For your enjoyment, here are Gavin Hood, Bob Orci, Asa Butterfield, Hailee Steinfeld, and Harrison Ford, responding to press questions concerning the Ender’s Game movie. We hope to update this post later on with a transcript of the interview, so stay tuned for more.
Note: Updated with transcript after the jump!
Thanks to Beyond the Trailer for hosting such a great interview. Here’s the rest of their SDCC 2013 playlist, if you’re interested.
Q: It’s an honor to have the first question for this. Harrison, I did want to ask you. There is the obvious question of this is kind of a big return to sci-fi for you, doing a movie out in space. It’s been a long time since we’ve seen you do that. And it does sort of seem like this character could be maybe an older, seasoned version of Han Solo, a guy that’s now been put in charge of a younger generation of the next bad asses in space. What was it about this particular role that made you say, “Okay, it’s time for me to go back up in the stars”?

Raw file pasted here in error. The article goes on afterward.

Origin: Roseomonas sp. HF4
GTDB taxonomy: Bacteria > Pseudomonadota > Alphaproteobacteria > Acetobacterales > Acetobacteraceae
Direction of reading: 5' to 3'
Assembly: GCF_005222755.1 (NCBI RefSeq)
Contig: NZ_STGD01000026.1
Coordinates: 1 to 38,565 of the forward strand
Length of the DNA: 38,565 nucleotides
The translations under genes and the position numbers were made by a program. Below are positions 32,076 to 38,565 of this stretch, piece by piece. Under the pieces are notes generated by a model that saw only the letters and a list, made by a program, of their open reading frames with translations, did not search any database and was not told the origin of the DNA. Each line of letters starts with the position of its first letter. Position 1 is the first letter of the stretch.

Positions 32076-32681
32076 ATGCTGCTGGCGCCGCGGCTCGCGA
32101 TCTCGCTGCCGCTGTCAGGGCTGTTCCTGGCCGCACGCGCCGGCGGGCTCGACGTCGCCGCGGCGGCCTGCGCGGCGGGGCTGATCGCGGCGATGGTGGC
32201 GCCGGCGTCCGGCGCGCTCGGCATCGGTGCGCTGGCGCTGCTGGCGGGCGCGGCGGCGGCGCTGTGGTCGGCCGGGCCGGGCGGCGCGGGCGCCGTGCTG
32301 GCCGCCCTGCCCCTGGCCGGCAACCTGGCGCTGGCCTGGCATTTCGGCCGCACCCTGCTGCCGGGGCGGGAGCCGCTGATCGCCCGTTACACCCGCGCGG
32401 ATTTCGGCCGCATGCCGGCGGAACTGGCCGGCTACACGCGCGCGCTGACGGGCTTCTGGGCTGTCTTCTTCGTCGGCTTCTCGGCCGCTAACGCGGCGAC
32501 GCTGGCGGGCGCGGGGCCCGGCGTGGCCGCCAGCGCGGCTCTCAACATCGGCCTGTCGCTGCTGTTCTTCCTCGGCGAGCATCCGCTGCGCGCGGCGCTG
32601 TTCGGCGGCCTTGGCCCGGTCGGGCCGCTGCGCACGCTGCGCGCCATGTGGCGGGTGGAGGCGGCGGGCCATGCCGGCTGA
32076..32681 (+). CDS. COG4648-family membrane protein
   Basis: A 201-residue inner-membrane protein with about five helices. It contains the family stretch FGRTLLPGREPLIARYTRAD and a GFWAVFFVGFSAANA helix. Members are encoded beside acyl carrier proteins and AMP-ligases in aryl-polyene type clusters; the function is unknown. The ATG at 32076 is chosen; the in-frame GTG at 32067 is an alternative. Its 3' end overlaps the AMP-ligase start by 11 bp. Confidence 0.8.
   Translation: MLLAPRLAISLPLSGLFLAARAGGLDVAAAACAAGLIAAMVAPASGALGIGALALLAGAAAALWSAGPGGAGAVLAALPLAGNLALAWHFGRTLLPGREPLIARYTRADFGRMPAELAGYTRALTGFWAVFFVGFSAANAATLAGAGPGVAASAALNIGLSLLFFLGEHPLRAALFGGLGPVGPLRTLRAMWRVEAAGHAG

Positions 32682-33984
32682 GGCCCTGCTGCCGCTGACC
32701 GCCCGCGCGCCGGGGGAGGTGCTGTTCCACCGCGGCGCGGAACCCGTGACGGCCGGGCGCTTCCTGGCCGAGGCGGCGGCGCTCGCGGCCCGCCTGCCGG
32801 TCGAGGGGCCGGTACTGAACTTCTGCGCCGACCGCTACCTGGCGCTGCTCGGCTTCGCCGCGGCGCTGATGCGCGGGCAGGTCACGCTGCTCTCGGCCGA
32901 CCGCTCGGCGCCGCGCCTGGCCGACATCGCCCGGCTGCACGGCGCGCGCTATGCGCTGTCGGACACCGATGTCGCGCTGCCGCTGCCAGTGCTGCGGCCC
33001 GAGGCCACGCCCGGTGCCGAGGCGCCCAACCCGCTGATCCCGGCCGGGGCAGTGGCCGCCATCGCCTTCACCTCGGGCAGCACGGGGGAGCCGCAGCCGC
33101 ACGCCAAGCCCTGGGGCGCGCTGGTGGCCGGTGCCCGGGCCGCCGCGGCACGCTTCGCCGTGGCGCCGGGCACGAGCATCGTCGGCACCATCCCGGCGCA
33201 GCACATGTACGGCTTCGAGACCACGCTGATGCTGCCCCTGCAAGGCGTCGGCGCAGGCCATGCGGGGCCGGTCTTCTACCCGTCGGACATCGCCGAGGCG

Harrison Ford: I’ll get back to your reference to Han and Graff being alike. They are, I would think, nothing alike. Graff is a very complex character that is charged with an awesome responsibility, who recruits and trains young Ender Wiggin. And really in this construction of the story, he faces a lot of moral issues that are involved in using young people for warfare. The complex moral issues are part of Graff’s story. Ender doesn’t face so much the issues of morality until the end of the film when he knows what’s happened to him. But Graff is aware of his moral responsibilities all through his part of the story. I think the book deals with a lot of very complex issues of social responsibility and the moral issues that one faces when one is part of a military establishment. I was just delighted to be involved in a film of such high ambition and such talented people. I think Graff is a much more complex character than Han Solo—which doesn’t mean that I regret Han Solo. Thank you.
Q: Question for Asa and Hailee. These are characters I’ve admired since I read the book. What did you love about them and how cool is it to play these characters?